FROM [OSIsoft Enterprises].[Asset].[Element] e

INNER JOIN [OSIsoft Enterprises].[Asset].[ElementHierarchy] eh ON e.ID = eh.ElementID

 

Part 3: A Table for Three, Please

Write a query to return the “Fuel Gas Flow” attributes of all elements in the hierarchy, including the Attribute names, owning element, parent of owning element, and the element’s description.

 

Expected result:

Element Parent

Element Name

Element Description

Attribute Name

\Tucson\Cracking Process

Boiler-309

Cracking Boiler B-309

Fuel Gas Flow

 

Solution:

In addition to the above "Part 2" solution, we also require the name of all element attributes that are "Fuel Gas Flow" attributes. Therefore, we need a table that tells us the names of element attributes. This is the ElementAttribute table (below in red). We need to join this table to the element table on the corresponding GUIDs. The columns that match are ElementAttribute.ElementID, and Element.ID. We also need to limit the result set to only give us 'Fuel Gas Flow' attributes, and rename our columns to be more user friendly.

2015-02-20 11_01_37-MasterPI on ADUHIG-E4310 - Virtual Machine Connection.png

Our select statement will be:

SELECT eh.path as [Element Parent], e.name as [Element Name], e.description as [Element Description], ea.name as [Attribute Name]

FROM [OSIsoft Enterprises].[Asset].[Element] e

INNER JOIN [OSIsoft Enterprises].[Asset].[ElementHierarchy] eh ON eh.ElementID = e.ID

INNER JOIN [OSIsoft Enterprises].[Asset].[Elementattribute] ea ON ea.ElementID = e.ID

WHERE ea.name = 'Fuel Gas Flow'

 

Part 4: A Table for Four, Please

Write a query to get the data according to our original requirements:

 

"We are tasked with writing a query to grab real time fuel gas flows for all assets in the enterprise for use on a reporting system. Each reading will have to have contextual information to go along with it, including the location of the asset, name of asset, and description of asset. We also need to know the current value of the reading, as well as when it was last updated."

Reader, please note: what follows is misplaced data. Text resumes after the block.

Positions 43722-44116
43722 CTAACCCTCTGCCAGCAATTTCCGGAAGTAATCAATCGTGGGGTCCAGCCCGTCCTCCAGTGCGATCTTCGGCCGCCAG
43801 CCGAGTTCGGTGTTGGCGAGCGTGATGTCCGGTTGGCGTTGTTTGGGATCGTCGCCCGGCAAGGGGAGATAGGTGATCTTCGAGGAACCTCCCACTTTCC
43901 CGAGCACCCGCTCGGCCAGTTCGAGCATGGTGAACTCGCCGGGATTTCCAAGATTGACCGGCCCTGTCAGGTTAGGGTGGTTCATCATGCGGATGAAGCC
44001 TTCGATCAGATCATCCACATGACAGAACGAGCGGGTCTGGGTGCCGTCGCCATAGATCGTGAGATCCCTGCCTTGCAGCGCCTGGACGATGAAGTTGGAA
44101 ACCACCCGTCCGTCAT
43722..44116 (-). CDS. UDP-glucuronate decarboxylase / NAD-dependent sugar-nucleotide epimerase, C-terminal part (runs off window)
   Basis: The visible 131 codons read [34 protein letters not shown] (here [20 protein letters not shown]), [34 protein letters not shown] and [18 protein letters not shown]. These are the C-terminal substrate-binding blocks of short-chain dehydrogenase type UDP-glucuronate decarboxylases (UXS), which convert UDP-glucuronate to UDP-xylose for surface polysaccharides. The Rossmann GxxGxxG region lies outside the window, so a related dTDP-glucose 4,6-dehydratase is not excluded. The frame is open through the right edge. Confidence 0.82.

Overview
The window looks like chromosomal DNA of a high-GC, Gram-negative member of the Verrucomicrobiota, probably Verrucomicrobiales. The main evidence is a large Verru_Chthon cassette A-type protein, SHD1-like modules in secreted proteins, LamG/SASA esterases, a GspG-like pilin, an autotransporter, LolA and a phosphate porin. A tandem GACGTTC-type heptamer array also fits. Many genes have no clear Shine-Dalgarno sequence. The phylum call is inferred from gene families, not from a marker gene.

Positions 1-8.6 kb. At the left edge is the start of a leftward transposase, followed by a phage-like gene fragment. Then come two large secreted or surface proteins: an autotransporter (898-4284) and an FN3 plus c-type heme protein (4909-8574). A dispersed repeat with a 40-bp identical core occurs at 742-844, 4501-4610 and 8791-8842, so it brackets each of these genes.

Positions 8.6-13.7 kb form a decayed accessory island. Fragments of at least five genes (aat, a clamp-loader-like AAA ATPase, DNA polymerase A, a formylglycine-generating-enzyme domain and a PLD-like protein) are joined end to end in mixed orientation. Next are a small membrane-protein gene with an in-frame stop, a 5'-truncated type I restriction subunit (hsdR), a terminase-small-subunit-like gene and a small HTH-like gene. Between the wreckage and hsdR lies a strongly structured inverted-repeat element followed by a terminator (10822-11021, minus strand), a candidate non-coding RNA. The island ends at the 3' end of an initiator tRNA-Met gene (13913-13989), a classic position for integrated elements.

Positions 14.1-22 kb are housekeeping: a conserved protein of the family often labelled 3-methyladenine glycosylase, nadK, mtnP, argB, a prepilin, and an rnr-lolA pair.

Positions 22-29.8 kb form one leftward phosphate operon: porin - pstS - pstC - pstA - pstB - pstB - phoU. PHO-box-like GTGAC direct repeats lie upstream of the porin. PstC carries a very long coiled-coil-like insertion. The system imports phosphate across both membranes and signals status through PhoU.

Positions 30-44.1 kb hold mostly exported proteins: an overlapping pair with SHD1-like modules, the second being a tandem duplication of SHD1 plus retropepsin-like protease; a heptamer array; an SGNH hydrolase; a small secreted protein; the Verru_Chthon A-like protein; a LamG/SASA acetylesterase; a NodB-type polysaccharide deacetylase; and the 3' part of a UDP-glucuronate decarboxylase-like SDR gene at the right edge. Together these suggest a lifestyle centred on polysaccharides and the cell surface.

Expected result:

Element Parent

Element Name

Element Description

Attribute Name

Time

Value

\Tucson\Cracking Process

Boiler-309

Cracking Boiler B-309

Fuel Gas Flow

2015-04…

66.4…

 

Solution:

In addition to the "Part 3" solution, we need to join the Data.Snapshot table for its Time and Value columns (below in red). The Snapshot table will be joined on the GUIDs its contents share with the ElementAttribute table. We'll join on the Snapshot.ElementAttributeID and ElementAttibute.ID columns (below in grey).

2015-02-20 11_01_37-MasterPI on ADUHIG-E4310 - Virtual Machine Connection.png

Our select statement will be:

SELECT eh.path as [Element Parent], e.name as [Element Name], e.description as [Element Description], ea.name as [Attribute Name], s.Time, s.Value

FROM [OSIsoft Enterprises].[Asset].[Element] e

INNER JOIN [OSIsoft Enterprises].[Asset].[ElementHierarchy] eh ON eh.ElementID = e.ID

INNER JOIN [OSIsoft Enterprises].[Asset].[Elementattribute] ea ON ea.ElementID = e.ID

INNER JOIN [OSIsoft Enterprises].[Data].[Snapshot] s ON ea.id = s.ElementAttributeID

WHERE ea.name = 'Fuel Gas Flow'